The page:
Posted April. 04, 2017 07:07,
Updated April. 04, 2017 07:15
Pundits say that the comments carry the clearest and strongest message that the U.S. president has ever made with regard to North Korea. The remarks reflect Mr. Trump’s decisive stance on tackling North Korea’s nuclear program, the top priority agenda of the upcoming summit meeting with Chinese President Xi Jinping, which will take place at Trump’s Mar-a-Lago resort in Florida on Thursday and Friday. Asked if tackling North Korea without China meant dealing with Pyongyang alone, he said, “I don’t have to say any more. Totally.”
His remarks are aimed at not only the North but China. Read between the lines, they convey the message that should China refuse to cooperate to pressure North Korea, the U.S. would not exclude the military option of "preemptive strike" while pressuring the North with a long list of bilateral sanctions. Lawmakers with the U.S. House of Representatives Subcommittee on Foreign Affairs are expediting introduction of the Korea Interdiction and Modernization of Sanctions Act to strengthen sanctions against North Korea to the highest extent so far, and on March 31, a North Korean company and 11 individuals of North Korean nationality were slapped with sanctions en masse by the Trump administration. Pundits observe that a series of ‘carpet-bombing sanctions’ could be imposed on Chinese companies and banks doing business with North Korea through a secondary boycott against China.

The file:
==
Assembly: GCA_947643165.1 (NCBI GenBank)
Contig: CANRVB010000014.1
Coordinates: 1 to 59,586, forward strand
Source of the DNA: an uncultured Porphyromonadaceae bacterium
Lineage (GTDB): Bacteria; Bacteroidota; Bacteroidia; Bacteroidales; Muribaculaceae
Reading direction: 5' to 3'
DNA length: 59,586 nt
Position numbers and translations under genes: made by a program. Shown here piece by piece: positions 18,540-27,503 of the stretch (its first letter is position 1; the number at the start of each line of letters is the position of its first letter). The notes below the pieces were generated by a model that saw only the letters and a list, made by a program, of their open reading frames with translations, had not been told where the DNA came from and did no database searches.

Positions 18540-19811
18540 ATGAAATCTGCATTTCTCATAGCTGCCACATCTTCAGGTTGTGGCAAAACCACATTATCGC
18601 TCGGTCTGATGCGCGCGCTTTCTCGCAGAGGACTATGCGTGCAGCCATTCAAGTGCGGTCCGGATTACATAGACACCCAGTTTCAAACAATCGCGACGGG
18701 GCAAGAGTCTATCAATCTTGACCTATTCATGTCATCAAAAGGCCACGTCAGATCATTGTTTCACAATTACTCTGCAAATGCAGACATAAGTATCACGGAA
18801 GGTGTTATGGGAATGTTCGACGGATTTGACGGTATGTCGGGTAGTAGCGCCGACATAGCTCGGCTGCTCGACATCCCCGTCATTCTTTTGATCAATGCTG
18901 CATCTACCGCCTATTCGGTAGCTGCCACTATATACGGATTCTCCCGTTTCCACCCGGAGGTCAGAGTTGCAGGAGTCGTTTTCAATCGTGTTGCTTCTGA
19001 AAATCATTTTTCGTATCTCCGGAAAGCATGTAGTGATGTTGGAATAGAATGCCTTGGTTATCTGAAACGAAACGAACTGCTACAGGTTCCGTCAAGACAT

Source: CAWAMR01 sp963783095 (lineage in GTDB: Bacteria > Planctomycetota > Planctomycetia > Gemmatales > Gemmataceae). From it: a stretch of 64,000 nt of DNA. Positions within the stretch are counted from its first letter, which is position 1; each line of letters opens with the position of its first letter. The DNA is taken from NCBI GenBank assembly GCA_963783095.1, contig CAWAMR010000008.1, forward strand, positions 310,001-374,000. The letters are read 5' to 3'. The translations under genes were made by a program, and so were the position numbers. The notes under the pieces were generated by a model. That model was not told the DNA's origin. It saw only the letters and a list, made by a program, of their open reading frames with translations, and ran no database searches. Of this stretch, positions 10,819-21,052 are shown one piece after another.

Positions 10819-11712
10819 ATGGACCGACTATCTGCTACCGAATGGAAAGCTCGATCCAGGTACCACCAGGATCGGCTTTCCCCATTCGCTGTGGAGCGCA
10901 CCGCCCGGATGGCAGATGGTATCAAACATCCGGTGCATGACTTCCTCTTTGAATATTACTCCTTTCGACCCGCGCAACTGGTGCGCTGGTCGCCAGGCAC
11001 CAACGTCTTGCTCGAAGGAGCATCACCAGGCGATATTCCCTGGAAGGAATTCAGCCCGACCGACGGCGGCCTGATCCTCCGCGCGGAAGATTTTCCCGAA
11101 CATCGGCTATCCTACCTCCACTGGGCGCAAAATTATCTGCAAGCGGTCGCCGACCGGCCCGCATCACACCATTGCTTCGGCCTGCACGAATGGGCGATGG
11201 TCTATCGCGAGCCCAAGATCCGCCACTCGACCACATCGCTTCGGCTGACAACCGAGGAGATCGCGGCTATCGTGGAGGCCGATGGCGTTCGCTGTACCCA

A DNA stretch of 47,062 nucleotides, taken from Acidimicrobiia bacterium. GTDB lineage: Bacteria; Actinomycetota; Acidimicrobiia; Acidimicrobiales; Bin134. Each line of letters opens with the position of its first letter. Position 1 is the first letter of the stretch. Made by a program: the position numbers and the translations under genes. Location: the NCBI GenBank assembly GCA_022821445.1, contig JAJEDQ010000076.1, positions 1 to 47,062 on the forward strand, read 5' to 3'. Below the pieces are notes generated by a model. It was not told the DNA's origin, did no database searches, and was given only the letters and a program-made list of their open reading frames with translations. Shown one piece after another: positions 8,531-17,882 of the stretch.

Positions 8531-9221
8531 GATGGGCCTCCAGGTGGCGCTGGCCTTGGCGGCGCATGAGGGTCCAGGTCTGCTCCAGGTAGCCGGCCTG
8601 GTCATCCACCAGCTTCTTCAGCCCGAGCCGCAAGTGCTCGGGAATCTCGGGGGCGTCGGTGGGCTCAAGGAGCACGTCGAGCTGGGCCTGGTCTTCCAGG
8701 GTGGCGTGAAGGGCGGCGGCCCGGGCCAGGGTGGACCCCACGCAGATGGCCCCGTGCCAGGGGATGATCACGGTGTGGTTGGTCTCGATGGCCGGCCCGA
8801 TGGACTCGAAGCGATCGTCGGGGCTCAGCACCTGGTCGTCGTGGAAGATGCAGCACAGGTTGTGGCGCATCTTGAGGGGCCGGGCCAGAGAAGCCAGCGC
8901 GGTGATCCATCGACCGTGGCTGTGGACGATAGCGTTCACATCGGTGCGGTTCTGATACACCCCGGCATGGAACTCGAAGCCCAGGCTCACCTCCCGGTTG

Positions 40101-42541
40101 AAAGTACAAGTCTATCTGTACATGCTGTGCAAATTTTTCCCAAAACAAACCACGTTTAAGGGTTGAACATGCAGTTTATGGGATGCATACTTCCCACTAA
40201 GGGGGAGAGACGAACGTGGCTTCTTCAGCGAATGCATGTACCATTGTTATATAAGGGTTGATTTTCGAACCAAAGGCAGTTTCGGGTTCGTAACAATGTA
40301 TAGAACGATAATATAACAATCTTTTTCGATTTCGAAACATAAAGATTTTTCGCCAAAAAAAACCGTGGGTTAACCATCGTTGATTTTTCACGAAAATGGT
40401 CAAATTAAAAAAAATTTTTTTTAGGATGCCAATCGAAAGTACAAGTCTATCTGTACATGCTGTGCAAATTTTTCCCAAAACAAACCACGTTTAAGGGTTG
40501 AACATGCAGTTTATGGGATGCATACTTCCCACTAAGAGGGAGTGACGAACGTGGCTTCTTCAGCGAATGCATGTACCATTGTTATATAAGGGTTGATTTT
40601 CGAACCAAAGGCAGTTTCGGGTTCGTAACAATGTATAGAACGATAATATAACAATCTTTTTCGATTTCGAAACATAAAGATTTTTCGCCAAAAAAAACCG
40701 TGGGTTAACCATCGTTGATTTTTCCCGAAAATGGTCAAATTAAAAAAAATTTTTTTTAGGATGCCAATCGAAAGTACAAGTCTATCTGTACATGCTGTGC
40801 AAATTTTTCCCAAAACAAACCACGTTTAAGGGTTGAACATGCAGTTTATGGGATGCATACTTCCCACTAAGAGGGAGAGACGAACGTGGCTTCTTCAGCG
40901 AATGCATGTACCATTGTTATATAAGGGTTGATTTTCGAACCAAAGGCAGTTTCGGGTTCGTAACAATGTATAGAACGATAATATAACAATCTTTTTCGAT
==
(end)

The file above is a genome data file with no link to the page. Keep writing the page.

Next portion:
Trump has made it clear that he is willing to use trade as leverage to engage China in sanctioning North Korea. The U.S. president recently said that if the unfair trade practices were to continue, he will tell China that America cannot do trade with China anymore. This points to a possibility that if China continues to make such lukewarm responses to the U.S.-led sanctions against North Korea, the U.S. could implement intense trade sanctions against China by labeling it as a currency manipulator and slapping hefty tariffs on its steel products.
On a related note, Reuters reported that the White House considers North Korea’s nuclear missiles as the worst existing threat and has finished drawing policies towards North Korea, a task that has been underway since early this year. Deputy White House National Security Adviser K.T. McFarland told the Financial Times that “President Trump is increasingly worried about North Korea as there is a real possibility that North Korea will be able to hit the US with a nuclear-armed missile by the end of the first Trump term.”